For thus says the Lord of hosts: Yet once more, in a little while, I will shake the heavens and the earth and the sea and the dry land. 7 And I will shake all nations, so that the treasures of all nations shall come in, and I will fill this house with glory, says the Lord of hosts.

Thus, this prophecy in Haggai is actually an indirect Messianic prophecy, to Christ’s Second Coming.  Another Old Testament passage that relates to this one, is Isaiah 60 , a great chapter concerning the restoration of Israel. Consider especially verses 5-7, a clear parallel to the idea here that the nations will bring their treasures to Israel and the millennial temple:

Then you shall see and be radiant;
your heart shall thrill and exult,
because the abundance of the sea shall be turned to you,
the wealth of the nations shall come to you.
6 A multitude of camels shall cover you,
the young camels of Midian and Ephah;
all those from Sheba shall come.
They shall bring gold and frankincense,
and shall bring good news, the praises of the Lord.
All the flocks of Kedar shall be gathered to you;
the rams of Nebaioth shall minister to you;
they shall come up with acceptance on my altar,
and I will beautify my beautiful house.

Habakkuk the Minor Prophet: How to Solve Our Problems

July 21, 2011 Leave a comment

From S. Lewis Johnson’s four-part series through the minor prophet Habakkuk, I offer the following overview of the book Habakkuk and its major themes.

This three chapter book teaches two great ideas:  individual salvation (the just shall live by faith, Habakkuk 2:4), and the problem of history — God’s dealings with His chosen people and His dealings with the non-elect.

Habakkuk chapters 1 and 2 records a colloquy, a conversation between God and Habakkuk, and chapter 3 gives a theophany.  Or, Habakkuk contains a dialogue in the first two chapters, and a song of God’s intervention in history in the third chapter.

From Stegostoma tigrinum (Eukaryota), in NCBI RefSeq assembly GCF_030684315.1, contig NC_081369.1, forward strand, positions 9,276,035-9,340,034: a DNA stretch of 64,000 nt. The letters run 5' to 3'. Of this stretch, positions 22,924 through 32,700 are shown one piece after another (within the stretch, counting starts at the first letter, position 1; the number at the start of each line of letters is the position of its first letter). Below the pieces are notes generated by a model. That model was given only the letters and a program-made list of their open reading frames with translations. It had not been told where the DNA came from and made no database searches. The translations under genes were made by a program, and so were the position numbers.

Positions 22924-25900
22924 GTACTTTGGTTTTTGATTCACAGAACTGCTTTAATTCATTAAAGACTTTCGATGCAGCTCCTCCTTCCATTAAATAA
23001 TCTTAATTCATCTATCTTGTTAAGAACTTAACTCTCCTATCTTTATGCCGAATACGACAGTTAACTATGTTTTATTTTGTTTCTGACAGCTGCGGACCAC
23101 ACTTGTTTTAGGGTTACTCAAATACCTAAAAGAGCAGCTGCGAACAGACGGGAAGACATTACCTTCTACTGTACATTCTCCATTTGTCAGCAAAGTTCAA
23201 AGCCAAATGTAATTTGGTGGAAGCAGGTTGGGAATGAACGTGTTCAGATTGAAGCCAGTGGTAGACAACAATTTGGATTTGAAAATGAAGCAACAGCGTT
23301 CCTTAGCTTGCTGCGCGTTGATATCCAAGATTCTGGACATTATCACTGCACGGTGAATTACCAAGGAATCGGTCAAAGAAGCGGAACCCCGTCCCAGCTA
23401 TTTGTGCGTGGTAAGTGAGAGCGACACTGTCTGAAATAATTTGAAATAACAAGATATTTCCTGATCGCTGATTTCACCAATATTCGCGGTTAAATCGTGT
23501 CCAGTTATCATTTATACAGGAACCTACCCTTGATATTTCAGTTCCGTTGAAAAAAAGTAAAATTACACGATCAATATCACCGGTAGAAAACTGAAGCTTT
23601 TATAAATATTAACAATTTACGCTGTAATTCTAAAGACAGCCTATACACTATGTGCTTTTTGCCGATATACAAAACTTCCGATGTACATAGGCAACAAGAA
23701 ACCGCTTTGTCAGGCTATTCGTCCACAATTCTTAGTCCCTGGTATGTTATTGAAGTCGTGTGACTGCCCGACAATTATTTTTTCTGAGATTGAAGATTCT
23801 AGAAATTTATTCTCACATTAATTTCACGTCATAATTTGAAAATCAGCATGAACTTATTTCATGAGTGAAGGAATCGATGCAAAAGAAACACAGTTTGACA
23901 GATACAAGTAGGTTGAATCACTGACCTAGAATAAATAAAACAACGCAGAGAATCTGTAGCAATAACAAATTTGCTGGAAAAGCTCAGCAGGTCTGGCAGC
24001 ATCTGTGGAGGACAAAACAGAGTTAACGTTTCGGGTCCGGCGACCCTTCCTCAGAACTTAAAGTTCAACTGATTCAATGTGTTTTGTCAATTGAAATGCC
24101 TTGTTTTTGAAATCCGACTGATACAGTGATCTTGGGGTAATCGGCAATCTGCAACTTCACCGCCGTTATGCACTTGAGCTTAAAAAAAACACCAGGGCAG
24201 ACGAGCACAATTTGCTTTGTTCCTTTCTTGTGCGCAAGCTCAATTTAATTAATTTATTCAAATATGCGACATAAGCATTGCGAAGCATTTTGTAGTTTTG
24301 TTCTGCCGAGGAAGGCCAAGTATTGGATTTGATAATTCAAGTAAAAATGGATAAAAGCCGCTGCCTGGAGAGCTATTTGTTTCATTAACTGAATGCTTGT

Habakkuk can also be called the great book of faith:

  • Habakkuk 1:  Faith is Tested
  • Habakkuk 2:  Faith is Taught
  • Habakkuk 3:  Faith Becomes Triumphant

Habakkuk’s problem is expressed in simple terms of “how long?” and “why?”  It is the age old question, often asked by Job and the psalmists:  why do the evil prosper, why is the law ignored, and why does wickedness rule?  God’s ways are often mysterious, and His inaction puzzles us.  His instruments are unusual; in Habakkuk’s case He uses the wicked Chaldeans to accomplish His purposes. Yet we observe Habakkuk’s manner, that he gets away from everyone and everything else, and spends time with the Lord.  We take our problems to God (not to others).

From Habakkuk 2:1 we can learn how to solve problems

    1. Put away panic.  Don’t start talking and get upset.
    2. Reflect upon the basic principles, the fundamentals.
    3. You are the eternal God, the Lord Jehovah, the Creator of All, the Holy God, and my God, the covenant keeping God.

    4. Put to use the principles that we learn.
    5. Reference James 1:22 — prove yourselves doers of the word and not merely hearers.

    6. Leave it in the hands of the Lord, and expect an answer.

    The ultimate example from scripture is our Lord’s prayer to His father, in the garden of Gethsemane.  Also, the answer may be yes, no, or even wait.  Sometimes we don’t receive the answer to our prayer in this lifetime.

    Other relevant scripture:  Philippians 4:6-7 expresses this attitude of prayer and dependency on God.

    The Old Testament shows examples of the wrong and right ways of dealing with our problems: Jacob meeting Esau is an example of the wrong way, and Daniel 6 (Daniel in the Lions Den) the right way.

The Prophet Micah’s Lament: Hermits Can Never Please the Lord

July 18, 2011 Leave a comment

Continuing in the study through Micah with S. Lewis Johnson, the beginning of Micah 7 contains a lament:  verses 1 through 6.

About 1/3 of the Psalms are laments, as also shown in the Psalms chart in the MacArthur Bible Commentary, which lists 49 Psalms in this category.

From the text in Micah, we can learn the following.  A lament has two purposes:

  1. It functions as a prayer: the one who writes the lament unfolds his own heart’s burden in his role as a mediator.
  2. It makes plain the divine view of their corruption, of what God thinks about the condition of the land — which     was not at all good towards this apostate nation.

Micah 7:2 tells us that “​​The godly has perished from the earth, and there is no one upright among mankind.”  In this terrible society, honest and upright men don’t exist: men who meet the requirements of the things that the Lord required (reference Micah 6:6-8).  Another observation to make here, is that hermits can never please the Lord, hermits can never do the will of God.  In S. Lewis Johnson’s words: